Understanding intuitively Why the rate of change of area of a circle with radius is the circumference of the circle

I don't know whether this a rigorous mathematical question. But I was trying to figure out the intuition behind the answer . I have through out my high school used the fact that d/dr (πr^2)= 2πr . It is obvious from the formula. My question is how should I understand the answer intuitively or geometrically ?

We all know that the rate of change of displacement with time is the instantaneous velocity. The answer seems obvious in the first reading of any basic calculus text.

Derivatives of certain other functions also seem obvious (or atleast not as unobvious as the above circle one ) at the first go , or if they don't seem so obvious we can understand them after drawing a picture and analysing it geometrically.

But how should I intuitively understand the rate of change of area of circle with radius being equal to the circumference of the circle ? Why is it so ? I need to understand it geometrically too. How can the rate of change of area of circle with radius give the circumference of the circle ( intuitively ) ?

• The onion proof works for me. Also here – leonbloy Sep 12 '16 at 20:22
• Concider a disk of radius r and make tha radius a bit larger, that is, r + dr. Then the area will increase approximately by dr times the outer boundary.. just draw a picture. – Peter Franek Sep 12 '16 at 20:23

Imagine we start with a disk of radius $r$, and we are going to add a ring of width $\Delta r$ to the disk. If $\Delta r \ll 1$, then $\Delta r^2 \approx 0$, a representation of the fact that a small number squared is less than a small number to the first power. The area of the ring is the area of an annulus of outer radius $r + \Delta r$ and inner radius $r$: $$A_\text{ring} = \pi[(r + \Delta r)^2 - r^2] = \pi(2r\,\Delta r + \Delta r^2) \approx 2\pi r\,\Delta r$$ which is the product of the circumference of the ring with its width $\Delta r$.

The differential area element $dA = 2\pi r\,dr$ represents a small change in area for a small amount of radius added to the disk, and is the limit of the finite expression $\Delta A \approx 2\pi r\,\Delta r$. In the language of the derivative, the rate of change of the area $A$ with respect to its radius is $dA/dr = 2\pi r$.

To see why this makes sense intuitively, suppose that $r \approx 0$. Then, when we change the area of the circle by a very small amount $\Delta A$, we should expect that $\Delta A \approx 0$ as well since the ring will have very little area, almost like adding on a "thick point" to the circle, and points have zero area. On the other hand, suppose $r$ was very large. Then, when we add on a small amount of area $\Delta A$, this should be in proportion to the larger radius of the circle. Hence, the amount of area we add with rings gets larger with larger values of $r$, sort of how the amount of fence we need increases the larger an area we want to surround.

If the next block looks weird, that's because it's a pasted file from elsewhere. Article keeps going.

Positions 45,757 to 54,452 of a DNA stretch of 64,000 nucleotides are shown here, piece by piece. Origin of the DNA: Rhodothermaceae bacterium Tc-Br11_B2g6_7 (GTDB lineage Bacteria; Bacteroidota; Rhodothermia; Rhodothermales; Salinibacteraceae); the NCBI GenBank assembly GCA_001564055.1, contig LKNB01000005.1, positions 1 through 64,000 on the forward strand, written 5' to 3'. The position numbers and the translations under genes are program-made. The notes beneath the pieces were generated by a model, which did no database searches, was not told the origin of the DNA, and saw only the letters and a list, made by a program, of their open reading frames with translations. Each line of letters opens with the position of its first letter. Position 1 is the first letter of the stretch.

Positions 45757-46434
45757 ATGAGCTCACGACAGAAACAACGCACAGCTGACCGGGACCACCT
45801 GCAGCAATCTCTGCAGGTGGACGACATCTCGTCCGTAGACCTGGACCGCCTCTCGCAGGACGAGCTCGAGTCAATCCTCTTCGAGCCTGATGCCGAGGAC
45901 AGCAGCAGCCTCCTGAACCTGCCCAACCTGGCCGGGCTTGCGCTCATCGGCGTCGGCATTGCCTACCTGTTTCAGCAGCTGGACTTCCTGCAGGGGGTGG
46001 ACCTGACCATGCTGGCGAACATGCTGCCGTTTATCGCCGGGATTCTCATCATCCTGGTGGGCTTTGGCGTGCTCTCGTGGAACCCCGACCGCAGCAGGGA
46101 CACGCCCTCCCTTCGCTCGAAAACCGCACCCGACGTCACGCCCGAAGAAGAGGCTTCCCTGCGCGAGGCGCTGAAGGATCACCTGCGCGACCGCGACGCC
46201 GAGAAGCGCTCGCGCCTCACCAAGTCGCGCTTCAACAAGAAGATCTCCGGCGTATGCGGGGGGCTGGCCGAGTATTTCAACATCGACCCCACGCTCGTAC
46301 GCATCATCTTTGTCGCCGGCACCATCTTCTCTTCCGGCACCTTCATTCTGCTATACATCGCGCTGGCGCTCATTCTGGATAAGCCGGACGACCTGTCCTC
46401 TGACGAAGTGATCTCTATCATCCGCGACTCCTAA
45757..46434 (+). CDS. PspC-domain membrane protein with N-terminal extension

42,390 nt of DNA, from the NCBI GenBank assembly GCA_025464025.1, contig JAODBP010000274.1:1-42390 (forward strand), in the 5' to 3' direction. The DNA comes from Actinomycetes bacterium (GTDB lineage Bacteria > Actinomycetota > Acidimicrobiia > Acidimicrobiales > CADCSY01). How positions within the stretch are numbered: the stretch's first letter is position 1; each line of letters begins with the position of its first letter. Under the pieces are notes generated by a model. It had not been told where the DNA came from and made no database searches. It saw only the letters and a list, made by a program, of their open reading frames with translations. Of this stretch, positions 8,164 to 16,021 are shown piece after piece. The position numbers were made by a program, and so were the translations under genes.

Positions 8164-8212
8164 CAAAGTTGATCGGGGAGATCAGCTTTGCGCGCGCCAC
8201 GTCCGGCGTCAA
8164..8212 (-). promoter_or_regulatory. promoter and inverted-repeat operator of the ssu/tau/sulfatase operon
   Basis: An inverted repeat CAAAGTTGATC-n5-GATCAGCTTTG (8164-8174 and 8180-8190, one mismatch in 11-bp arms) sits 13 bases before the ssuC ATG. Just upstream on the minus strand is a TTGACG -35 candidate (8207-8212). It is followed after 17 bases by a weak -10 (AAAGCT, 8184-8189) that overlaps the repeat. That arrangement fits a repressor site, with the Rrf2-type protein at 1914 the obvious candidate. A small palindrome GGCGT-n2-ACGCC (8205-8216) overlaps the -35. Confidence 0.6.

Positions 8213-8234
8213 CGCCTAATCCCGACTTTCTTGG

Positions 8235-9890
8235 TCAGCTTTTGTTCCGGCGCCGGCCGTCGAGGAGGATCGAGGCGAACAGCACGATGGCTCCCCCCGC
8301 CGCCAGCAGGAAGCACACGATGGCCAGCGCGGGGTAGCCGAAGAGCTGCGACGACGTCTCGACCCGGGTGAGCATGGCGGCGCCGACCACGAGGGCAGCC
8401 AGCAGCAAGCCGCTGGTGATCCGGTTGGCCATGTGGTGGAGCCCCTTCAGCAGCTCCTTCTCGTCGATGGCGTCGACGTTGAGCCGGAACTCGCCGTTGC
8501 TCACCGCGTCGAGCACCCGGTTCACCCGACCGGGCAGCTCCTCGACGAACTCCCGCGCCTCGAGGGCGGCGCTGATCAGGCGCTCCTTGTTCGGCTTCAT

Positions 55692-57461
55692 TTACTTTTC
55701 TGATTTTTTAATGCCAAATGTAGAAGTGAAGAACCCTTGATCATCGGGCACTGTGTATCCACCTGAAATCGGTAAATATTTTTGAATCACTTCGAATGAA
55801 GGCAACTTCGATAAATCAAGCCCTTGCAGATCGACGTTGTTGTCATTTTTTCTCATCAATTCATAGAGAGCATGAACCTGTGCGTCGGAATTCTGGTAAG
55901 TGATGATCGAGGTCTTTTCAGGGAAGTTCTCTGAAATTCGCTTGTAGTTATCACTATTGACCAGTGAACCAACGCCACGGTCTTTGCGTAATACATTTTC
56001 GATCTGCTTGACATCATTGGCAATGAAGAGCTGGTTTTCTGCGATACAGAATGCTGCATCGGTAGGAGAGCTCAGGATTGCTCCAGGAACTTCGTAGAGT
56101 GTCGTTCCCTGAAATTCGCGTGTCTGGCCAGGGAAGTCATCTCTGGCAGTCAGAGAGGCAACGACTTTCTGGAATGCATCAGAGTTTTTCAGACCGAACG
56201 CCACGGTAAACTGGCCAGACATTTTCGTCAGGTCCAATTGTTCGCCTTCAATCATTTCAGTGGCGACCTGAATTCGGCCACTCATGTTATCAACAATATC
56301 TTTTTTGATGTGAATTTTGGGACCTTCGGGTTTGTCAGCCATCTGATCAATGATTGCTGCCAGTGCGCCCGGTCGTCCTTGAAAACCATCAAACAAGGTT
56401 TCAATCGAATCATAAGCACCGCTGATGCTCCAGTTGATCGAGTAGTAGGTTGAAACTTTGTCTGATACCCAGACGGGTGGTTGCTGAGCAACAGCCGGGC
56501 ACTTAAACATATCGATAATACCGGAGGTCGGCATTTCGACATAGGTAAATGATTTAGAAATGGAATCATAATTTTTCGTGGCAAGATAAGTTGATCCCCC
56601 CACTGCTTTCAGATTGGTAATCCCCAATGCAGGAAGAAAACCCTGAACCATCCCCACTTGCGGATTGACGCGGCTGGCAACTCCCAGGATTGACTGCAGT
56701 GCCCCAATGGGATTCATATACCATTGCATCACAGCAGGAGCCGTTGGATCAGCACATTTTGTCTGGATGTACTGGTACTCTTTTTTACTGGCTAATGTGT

In other words, we intuitively expect that $$\frac{dA}{dr} \propto r$$ based on the heuristic argument we have given here. The factor of $2\pi$ comes from the argument we gave in the finite case for computing the area of a thin annulus that we added to the circle.

• Thanks , I got it. I was thinking on the same lines as well – Shashaank Sep 12 '16 at 21:19

I like the integral formulation better. The main idea is that the disk of radius $s$ is made up of the circles of radius $r$ for each $0 \leq r \leq s$, and to argue that

$$\text{Area}(\bullet) = \int_0^s \text{Perimeter}(\circ) \, \mathrm{d} r$$

where $\bullet$ denotes the disk of radius $s$ and $\circ$ the circle of radius $r$.

This is done by looking at the integral formula for area:

$$\text{Area}(\bullet) = \iint_\bullet 1 \, \mathrm{d}A$$

where $\mathrm{d}A$ is the area form; e.g. $\mathrm{d}A = \mathrm{d}x \mathrm{d}y$.

My first goal is to find another coordinate so that I can write $\mathrm{d}A = \text{something} \, \mathrm{d}r$. Polar coordinates are familiar, so I'll use those. We know or can argue or can calculate that $\mathrm{d}A = r\, \mathrm{d}r \mathrm{d} \theta$.

So, we can break the double integral up into an iterated integral, and recognize $r \, \mathrm{d} \theta$ measures arclength, to get

$$\iint_\bullet 1 \, \mathrm{d}A = \int_0^s \left( \int_\circ r \, \mathrm{d} \theta \right) \mathrm{d} r = \int_0^s \text{Perimeter}(\circ) \, \mathrm{d} r$$

as desired.

The reason I prefer this approach is that it generalizes better. In this specific example, it's not too hard to rationalize that $r$ varies at unit rate and perpendicularly to each circle, so that $\mathrm{d}A = \mathrm{d}r \mathrm{d}(\text{arclength})$, but in more complicated examples, it's often easier to just compute the right formula and compute the resulting integrals rather than guess at a 'nicer' set of variables to use that breaks the area form apart in a nice manner.